The 10-part docuseries Legacy: The True Story of the LA Lakers has its first two episodes available on Hulu now, with single episodes being released each Monday afterwards through Oct. 10. The first episode covers Dr. Jerry Buss purchasing the team, getting his family involved, and his role in the 1979 decision to draft Magic Johnson first overall, while the second episode covers Johnson’s 1981 trade request and the shift from Paul Westhead to Pat Riley as coach.
Ahead of the series’ premiere, current Lakers’ controlling owner and docuseries executive producer Jeanie Buss spoke to Awful Announcing as part of a press day around the series. While there have been plenty of projects covering the Lakers, Buss said this one stands out for the first-person perspectives, and that made her want to be involved with it.
“It was important to me to share our story of the Lakers as told by the people who lived it. The beginning starts with my father, Dr. Jerry Buss, buying the team, and establishing a relationship with his star player, rookie Magic Johnson. And that had really never been seen in sports before. Now when we look back at it, people know it and understand it, but how really special and unique it was, we wanted to tell that story.”
“And I wanted to be part of that project to make sure we did all the research. We interviewed over 75 people to get everybody’s side of the story, and we were hearing things that even I hadn’t heard before.”
Even with Buss living through the subject matter here, she said she learned plenty of unexpected things from the project.
“There were a lot of surprises. I think one was understanding how because of my dad’s close relationship with Magic Johnson, maybe there was some envy on the part of players on the team, asking ‘Magic, are you part of the front office, or are you part of the team?’ And you know, you really hadn’t seen that kind of locker-room/ownership relationship take place. The players talk honestly about it, and I found that fascinating.”
She said her favorite part of working on it was talking more with Kareem Abdul-Jabbar.
“The thing that I really enjoyed was it gave me an opportunity to spend more time with Kareem Abdul-Jabbar. When my dad bought the team, I was 18 years old and very intimidated by him. Now, he’s become such an important voice, not only to our team and to the NBA, but to society. He is a treasure. I hope younger people will really appreciate his journey and hear him talk about being a Laker and what it meant for him.”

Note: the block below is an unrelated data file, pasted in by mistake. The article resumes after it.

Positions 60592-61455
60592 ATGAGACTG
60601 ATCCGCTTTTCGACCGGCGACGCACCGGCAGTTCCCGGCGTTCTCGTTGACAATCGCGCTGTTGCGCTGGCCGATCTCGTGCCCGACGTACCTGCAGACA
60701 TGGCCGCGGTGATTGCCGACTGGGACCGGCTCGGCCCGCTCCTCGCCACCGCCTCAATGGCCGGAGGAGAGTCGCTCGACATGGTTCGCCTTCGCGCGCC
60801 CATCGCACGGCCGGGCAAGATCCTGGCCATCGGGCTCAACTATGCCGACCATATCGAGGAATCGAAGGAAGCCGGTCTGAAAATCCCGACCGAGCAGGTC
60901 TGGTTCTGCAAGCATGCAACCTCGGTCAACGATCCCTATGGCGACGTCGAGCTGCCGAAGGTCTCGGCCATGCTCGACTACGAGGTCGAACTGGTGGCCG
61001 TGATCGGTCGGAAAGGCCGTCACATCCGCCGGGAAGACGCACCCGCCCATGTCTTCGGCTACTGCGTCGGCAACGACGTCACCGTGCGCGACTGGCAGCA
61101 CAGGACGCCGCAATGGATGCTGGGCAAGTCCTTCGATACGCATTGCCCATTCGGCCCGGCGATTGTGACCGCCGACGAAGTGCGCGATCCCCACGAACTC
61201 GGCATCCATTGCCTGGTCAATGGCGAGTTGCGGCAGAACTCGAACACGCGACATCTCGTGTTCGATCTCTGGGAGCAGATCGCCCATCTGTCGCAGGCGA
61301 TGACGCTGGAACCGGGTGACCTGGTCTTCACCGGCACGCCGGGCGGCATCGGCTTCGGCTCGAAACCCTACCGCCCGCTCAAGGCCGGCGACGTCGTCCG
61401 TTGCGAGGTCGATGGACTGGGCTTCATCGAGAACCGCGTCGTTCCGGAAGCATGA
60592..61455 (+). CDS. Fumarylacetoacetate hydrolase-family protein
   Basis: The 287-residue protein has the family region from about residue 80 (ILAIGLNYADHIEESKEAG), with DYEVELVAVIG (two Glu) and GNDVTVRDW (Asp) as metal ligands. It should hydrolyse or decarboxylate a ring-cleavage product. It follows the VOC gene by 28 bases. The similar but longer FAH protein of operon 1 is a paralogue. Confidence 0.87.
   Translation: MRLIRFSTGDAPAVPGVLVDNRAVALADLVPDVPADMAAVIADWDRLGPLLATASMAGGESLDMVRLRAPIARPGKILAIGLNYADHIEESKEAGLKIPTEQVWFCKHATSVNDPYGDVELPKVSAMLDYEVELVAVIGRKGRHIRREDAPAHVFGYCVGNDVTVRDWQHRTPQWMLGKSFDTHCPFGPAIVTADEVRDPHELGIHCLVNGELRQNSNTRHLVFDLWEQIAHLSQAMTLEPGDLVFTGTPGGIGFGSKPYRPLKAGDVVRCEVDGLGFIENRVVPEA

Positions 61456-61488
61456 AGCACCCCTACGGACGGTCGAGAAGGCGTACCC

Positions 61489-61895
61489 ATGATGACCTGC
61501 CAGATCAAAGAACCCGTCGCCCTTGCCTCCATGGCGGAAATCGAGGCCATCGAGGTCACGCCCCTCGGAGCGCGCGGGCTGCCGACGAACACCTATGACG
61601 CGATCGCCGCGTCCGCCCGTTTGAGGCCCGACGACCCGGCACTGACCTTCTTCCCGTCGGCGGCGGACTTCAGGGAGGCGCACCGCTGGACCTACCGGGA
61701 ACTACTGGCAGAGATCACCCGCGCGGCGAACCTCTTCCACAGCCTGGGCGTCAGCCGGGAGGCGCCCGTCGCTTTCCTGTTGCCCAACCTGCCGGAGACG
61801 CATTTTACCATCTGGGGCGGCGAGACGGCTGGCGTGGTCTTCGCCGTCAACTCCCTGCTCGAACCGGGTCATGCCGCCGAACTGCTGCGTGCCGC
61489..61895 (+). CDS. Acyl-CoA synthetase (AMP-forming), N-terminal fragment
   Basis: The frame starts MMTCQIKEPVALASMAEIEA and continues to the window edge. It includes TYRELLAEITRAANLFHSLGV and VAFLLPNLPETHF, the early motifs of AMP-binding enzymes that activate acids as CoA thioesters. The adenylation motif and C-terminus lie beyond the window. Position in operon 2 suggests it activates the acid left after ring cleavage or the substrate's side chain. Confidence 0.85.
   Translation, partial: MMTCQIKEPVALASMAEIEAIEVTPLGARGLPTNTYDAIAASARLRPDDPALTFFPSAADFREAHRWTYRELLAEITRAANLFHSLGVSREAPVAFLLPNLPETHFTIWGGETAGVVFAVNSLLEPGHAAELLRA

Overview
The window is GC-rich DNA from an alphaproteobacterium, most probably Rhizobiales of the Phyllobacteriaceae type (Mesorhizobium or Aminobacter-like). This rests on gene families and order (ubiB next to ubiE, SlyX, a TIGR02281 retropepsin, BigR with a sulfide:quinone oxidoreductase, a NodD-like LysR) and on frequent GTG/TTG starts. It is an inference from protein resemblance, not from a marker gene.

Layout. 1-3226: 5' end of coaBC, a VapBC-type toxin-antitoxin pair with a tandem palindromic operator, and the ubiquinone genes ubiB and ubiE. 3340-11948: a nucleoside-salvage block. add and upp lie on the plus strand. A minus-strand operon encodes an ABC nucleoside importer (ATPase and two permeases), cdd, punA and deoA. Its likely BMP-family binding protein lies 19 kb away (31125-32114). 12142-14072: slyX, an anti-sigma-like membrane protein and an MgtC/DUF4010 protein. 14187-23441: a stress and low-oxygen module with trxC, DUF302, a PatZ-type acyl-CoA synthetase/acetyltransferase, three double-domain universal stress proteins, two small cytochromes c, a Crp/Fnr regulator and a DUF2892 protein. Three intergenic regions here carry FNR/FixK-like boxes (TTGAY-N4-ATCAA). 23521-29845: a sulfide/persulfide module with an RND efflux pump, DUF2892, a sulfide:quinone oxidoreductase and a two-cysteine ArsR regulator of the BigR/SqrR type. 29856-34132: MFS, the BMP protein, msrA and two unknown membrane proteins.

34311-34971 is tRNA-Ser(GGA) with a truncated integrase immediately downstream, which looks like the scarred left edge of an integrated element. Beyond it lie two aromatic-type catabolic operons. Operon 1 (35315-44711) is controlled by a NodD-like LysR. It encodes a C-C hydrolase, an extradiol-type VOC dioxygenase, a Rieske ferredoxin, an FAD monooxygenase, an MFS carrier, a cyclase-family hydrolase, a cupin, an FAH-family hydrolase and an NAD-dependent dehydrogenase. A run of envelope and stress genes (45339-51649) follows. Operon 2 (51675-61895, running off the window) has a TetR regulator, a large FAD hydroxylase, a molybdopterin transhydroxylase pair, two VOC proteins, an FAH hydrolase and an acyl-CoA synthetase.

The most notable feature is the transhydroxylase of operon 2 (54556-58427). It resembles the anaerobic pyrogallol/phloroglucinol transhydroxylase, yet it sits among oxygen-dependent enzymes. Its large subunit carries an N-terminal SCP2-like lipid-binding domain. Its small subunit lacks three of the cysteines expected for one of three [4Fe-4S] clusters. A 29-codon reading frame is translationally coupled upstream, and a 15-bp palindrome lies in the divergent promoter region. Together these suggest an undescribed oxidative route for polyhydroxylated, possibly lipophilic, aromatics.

The series is directed by Antoine Fuqua, who’s also an executive producer, alongside Haven Entertainment’s Kevin Mann, Michael Mann and Brendan Bragg, Los Angeles Media Fund’s Jeffrey Soros and Simon Horsman, longtime Lakers senior executive Linda Rambis, and editor/writer/executive producer Steven Leckart. Fuqua hass made plenty of notable movies (Training Day, Olympus Has Fallen, Bullet Train and more) and documentaries, including What’s My Name: Muhammad Ali and The Day Sports Stood Still. Buss said Fuqua was the perfect choice to direct this because of his ability to tell an entertaining narrative.
Antoine: “Antoine is one of the greatest storytellers in the business. It was having him be able to put the story together in a coherent way that not only makes sense of a very interesting story, but also makes it entertaining.”
Buss said she’s hopeful this will appeal to long-time Lakers’ fans who lived through the Showtime era, but also a younger generation that might not know as much about it.
“The hope is that Laker fans will love the deep dive into things that they had never heard, but I’m also hoping that a new generation of Laker fans will learn about who Dr. Jerry Buss was, and how so many of the things that he brought to the NBA exist because he brought them. People hadn’t really thought about ‘How is it that the Laker Girls were established, and why?’ And we explain that. So I think there’s going to be a new generation of fans that will be entertained.”
And she said she thinks there’s appeal even for those not that interested in sports.
“I think even people that aren’t sports fans will find the human side very interesting. It’s a business that’s under constant media scrutiny. There are human beings involved, and sometimes it gets messy. And there’s just the human experience of family and work.”
Legacy: The True Story of the LA Lakers has its first two episodes available for streaming on Hulu now, with further episodes following each Monday through Oct. 10.